Making History: Transcribe is made possible in part by federal funding provided through the Library Services and Technology Act program administered by the Institute of Museum and Library Services.

African American Poll Books, 1867

In the summer of 1866, Congress passed the 14th Amendment guaranteeing the rights of freedmen and preventing former Confederate officials from holding office. Virginia, failing to ratify the amendment, was placed under military rule as a result of the passage of the first Reconstruction Act on March 2, 1867. Under the provisions of the Reconstruction Acts, it was necessary for the states of the old Confederacy to call conventions to draft new state constitutions. As directed, the Commander of the Military District in Virginia registered all male citizens 21 years of age or older and supervised an election held October 22, 1867. This election would determine whether or not Virginia would hold a constitutional convention, and would also elect delegates to the convention, if held. This election was especially significant because it was the first election to include African American participation. For more information, please see the finding aid for this collection.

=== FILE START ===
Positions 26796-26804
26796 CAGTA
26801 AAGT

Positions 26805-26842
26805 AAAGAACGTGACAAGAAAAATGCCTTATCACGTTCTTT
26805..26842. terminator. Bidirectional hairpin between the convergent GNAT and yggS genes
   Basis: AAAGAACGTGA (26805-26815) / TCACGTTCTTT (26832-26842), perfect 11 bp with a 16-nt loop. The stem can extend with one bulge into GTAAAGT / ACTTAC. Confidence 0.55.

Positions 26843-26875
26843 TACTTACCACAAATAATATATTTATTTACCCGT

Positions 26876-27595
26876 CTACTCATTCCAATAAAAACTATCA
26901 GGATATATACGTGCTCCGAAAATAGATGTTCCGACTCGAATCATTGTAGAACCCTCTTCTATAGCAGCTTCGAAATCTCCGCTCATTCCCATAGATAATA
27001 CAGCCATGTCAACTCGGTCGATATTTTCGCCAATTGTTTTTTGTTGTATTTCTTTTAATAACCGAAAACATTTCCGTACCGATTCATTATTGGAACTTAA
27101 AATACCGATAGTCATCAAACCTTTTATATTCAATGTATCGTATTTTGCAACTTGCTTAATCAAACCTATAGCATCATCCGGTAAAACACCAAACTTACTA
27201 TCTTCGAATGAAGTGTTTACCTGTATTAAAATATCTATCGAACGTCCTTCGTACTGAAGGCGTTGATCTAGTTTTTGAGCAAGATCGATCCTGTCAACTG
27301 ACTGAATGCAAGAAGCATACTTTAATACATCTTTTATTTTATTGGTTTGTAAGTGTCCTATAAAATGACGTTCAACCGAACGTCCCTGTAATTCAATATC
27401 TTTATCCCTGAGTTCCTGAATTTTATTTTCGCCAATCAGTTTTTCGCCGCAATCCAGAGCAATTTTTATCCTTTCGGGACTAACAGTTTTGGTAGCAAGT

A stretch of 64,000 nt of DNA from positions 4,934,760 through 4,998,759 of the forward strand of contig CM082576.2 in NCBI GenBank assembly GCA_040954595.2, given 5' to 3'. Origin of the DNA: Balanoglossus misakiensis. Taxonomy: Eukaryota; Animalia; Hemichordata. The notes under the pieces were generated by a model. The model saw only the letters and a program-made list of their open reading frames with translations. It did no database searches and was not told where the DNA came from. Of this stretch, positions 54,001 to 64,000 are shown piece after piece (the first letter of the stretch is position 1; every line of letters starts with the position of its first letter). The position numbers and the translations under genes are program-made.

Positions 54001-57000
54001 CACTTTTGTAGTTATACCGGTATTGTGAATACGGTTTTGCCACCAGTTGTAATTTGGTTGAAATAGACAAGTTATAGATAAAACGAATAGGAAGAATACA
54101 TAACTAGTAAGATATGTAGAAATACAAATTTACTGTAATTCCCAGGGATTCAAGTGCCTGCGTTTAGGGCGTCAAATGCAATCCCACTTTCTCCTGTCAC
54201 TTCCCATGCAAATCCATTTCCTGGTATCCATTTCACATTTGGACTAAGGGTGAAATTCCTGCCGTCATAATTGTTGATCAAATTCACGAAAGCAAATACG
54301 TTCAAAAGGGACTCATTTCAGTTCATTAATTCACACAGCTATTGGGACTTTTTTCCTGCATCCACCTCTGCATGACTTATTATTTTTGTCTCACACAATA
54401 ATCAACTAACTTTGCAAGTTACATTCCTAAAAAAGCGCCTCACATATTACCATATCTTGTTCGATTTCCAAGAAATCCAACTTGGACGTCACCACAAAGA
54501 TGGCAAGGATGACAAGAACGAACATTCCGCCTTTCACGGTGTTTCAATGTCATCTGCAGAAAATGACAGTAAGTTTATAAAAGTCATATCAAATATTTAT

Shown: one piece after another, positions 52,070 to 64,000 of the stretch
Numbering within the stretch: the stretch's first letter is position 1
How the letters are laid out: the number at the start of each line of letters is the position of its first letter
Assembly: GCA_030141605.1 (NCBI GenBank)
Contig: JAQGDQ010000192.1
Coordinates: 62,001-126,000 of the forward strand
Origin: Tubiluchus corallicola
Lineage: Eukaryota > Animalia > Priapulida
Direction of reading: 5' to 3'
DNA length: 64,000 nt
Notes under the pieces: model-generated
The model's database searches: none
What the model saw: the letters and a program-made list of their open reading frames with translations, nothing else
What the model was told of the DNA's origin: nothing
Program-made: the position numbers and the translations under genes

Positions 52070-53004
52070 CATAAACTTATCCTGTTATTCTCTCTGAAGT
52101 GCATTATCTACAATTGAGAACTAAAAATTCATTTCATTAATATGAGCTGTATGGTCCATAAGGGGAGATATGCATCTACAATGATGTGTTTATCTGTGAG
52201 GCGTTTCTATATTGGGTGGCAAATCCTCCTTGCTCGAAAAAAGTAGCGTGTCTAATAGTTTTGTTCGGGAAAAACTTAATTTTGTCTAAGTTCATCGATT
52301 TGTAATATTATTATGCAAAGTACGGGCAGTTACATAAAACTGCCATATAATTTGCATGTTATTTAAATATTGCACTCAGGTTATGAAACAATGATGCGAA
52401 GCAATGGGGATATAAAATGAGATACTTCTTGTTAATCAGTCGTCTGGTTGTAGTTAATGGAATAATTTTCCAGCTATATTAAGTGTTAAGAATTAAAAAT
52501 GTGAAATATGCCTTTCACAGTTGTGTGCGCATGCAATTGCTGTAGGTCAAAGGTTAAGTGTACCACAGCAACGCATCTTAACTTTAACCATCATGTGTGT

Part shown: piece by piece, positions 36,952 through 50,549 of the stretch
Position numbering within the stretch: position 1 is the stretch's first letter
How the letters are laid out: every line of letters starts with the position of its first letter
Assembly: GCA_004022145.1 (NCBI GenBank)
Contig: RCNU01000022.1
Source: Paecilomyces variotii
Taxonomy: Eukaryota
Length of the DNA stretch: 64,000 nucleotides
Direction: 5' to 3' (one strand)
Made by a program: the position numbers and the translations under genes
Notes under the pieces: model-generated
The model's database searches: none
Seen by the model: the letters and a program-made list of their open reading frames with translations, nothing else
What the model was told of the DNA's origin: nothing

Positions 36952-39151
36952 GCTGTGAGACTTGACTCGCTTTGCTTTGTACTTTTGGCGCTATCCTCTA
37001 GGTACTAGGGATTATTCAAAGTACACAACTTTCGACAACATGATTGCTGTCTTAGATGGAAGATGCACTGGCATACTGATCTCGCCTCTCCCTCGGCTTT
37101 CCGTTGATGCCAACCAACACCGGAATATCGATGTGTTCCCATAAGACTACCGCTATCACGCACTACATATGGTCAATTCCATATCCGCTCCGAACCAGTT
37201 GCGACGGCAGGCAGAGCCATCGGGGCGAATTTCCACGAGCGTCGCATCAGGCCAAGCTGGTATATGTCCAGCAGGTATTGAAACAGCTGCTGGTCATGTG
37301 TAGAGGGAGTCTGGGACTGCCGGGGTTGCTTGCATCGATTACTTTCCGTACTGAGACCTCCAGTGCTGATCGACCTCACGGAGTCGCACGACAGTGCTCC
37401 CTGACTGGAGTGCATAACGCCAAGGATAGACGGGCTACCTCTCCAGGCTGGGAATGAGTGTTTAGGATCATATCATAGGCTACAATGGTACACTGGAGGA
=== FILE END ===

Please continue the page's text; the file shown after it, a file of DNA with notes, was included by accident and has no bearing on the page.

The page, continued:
We present the African American Poll Books from the October 1867 election, held one hundred and fifty years ago, for transcription.

Please separate first and last names with a comma (last name, first name). Please hit return after each name. Do not recreate columns, just work down and then left to right across each page, such that all A names are together, then all B names, etc.